In 2016 the Australian Olympic Committee ran a series of athlete well-being sessions for Rio Olympians contemplating retirement, this is some of what was discussed.
1. Keep on Moving: Retirement from elite sport can be perplexing. On one hand there is the relief from stringent training sessions and a highly disciplined life-style. On the other, there can be a sense of grief that nothing else in life may ever feel as thrilling. Harmonizing mind and body with one’s craft is compelling.
Mark, by staying connected to your running and mountain bike riding, you will continue to produce feel good opioids that come from exercise. Your natural choice being mountain biking may not replace the buzz of motor racing, but will give you the thrill or mastering something equally challenging and unpredictable.
2. Continue Build Structure into Your Days: Many athlete’s by-pass the identity struggles of adolescence because their days are structured with training sessions, competitions and purpose. In retirement, however, they can find themselves confused about who they are, where they belong in the world and many feel lost without this structure.
Mark, your desire to set new goals and challenges will help keep structure in your life and minimise the distress that can come from a loss of purpose.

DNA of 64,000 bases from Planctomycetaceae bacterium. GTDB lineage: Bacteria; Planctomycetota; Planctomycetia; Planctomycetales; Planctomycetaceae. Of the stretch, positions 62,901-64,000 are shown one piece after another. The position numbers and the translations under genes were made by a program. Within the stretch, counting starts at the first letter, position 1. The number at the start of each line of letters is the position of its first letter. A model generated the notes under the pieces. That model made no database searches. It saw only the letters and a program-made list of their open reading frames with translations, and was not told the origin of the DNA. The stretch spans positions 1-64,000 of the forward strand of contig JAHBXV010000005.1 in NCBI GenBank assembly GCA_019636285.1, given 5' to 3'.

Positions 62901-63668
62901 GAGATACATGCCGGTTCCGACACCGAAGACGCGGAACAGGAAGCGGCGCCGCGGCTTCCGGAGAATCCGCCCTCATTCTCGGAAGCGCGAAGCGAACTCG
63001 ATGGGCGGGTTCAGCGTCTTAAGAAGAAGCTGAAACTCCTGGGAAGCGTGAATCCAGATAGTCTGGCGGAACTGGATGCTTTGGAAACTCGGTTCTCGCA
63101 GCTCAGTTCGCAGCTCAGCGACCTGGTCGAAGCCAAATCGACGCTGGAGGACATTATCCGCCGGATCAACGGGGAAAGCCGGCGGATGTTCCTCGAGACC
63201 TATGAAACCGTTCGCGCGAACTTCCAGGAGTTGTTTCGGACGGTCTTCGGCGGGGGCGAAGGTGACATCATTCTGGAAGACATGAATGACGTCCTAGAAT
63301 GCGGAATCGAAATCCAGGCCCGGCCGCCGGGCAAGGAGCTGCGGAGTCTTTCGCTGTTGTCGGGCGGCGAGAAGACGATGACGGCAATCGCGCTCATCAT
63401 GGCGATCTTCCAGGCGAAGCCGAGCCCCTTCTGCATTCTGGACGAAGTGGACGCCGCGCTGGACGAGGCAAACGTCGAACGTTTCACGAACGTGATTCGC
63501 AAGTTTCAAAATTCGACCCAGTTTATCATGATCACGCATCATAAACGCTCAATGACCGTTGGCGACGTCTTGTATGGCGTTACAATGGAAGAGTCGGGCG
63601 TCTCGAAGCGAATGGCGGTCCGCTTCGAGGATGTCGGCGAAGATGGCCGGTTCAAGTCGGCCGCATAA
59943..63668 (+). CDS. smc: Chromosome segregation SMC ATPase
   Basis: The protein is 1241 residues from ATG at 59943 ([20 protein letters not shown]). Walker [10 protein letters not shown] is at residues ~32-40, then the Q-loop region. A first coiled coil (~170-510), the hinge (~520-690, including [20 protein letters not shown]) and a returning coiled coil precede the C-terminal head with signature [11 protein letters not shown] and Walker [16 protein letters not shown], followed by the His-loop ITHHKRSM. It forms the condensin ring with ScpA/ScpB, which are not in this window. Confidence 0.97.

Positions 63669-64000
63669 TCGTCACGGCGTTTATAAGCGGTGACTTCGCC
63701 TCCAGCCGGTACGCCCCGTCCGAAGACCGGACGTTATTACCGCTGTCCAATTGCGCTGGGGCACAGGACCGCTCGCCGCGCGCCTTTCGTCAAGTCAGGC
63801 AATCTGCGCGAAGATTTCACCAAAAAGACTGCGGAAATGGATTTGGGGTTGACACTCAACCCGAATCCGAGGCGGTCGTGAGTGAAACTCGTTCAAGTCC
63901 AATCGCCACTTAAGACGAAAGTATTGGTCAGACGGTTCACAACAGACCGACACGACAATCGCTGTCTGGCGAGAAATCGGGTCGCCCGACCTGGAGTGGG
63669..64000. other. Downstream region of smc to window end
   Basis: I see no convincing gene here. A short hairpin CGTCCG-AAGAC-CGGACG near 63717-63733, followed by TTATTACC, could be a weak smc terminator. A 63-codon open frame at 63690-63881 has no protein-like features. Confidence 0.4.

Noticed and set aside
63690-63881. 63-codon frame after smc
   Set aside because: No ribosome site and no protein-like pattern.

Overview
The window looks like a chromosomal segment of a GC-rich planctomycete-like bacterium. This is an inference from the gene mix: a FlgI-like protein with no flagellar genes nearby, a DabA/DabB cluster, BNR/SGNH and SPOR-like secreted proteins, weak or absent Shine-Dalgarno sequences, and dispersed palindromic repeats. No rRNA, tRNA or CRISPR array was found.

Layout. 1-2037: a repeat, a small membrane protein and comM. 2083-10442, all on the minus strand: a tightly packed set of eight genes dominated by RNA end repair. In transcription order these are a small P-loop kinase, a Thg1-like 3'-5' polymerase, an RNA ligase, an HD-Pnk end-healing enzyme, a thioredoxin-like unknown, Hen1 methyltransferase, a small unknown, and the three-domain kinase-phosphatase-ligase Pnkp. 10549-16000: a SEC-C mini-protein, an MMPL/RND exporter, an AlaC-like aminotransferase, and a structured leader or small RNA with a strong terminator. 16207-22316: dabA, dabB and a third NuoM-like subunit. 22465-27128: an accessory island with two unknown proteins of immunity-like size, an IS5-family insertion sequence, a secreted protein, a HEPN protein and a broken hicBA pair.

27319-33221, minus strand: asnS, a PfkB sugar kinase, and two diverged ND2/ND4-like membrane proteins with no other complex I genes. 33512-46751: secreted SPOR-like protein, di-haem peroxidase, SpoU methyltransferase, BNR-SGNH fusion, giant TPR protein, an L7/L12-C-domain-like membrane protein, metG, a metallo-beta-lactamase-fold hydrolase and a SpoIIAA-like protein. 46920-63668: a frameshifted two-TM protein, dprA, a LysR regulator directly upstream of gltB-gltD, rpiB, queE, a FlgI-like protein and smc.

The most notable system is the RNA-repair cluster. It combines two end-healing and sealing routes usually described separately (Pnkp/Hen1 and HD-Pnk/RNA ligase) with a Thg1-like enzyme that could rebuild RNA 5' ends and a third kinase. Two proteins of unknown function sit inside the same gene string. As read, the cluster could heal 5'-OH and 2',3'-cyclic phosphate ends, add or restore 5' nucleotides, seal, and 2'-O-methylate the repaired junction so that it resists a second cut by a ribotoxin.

3. Stay Connected: Sport is always a team effort even when there is only one competitor on the track. The driving emotion of a successful team is optimism, focused in a positive direction, towards a common goal. Science reveals ‘interpersonal limbic regulation’ exists, where one person transmits signals that can alter the hormone levels of another, influencing cardiovascular and sleep rhythms, and immune function (Gottman 1993). Positive energy of others can promote emotional stability in athletes, dampening fear and strengthening belief - letting go of residual doubt and focusing in the moment. This is a winning evolutionary design that should be harnessed by all of society.
Many individuals however, experience the feeling of being pulled down to the lowest energy in a group. Where someone else’s negativity, anxiety or frustration influences the energy of the whole room. We literally ‘catch’ the feelings of others. Elite athletes purposely surround themselves with positive likeminded people because they intuitively know ‘we’ mirror the feelings of others.
Mark, you said “sharing your car and chemistry” with your team mates was important to you. Maintain these connections going forward. Look to match your strengths and values with similarly minded people or become an entrepreneur, where you continue to control who is part of your team. And, most importantly, remember to take your loved ones on your journey, your transition also impacts their lives.
Thank-you for a brilliant career, the thrill and excitement you have brought to many Australians and the graciousness by which you have gone about perfecting your craft.
Gayelene Clews, a former elite triathlete is an Olympic Psychologist and author of “Wired to Play: The Metacognitive Athlete”. She has worked with many of the very best sporting teams in the world including Olympic and World Champions. Clews applies science to success in her “Wired for Success” business workshops where she advocates minimizing burn-out by refueling emotional energy. Contact Gayelene firstname.lastname@example.org. To purchase her book www.wiredtoplay.com.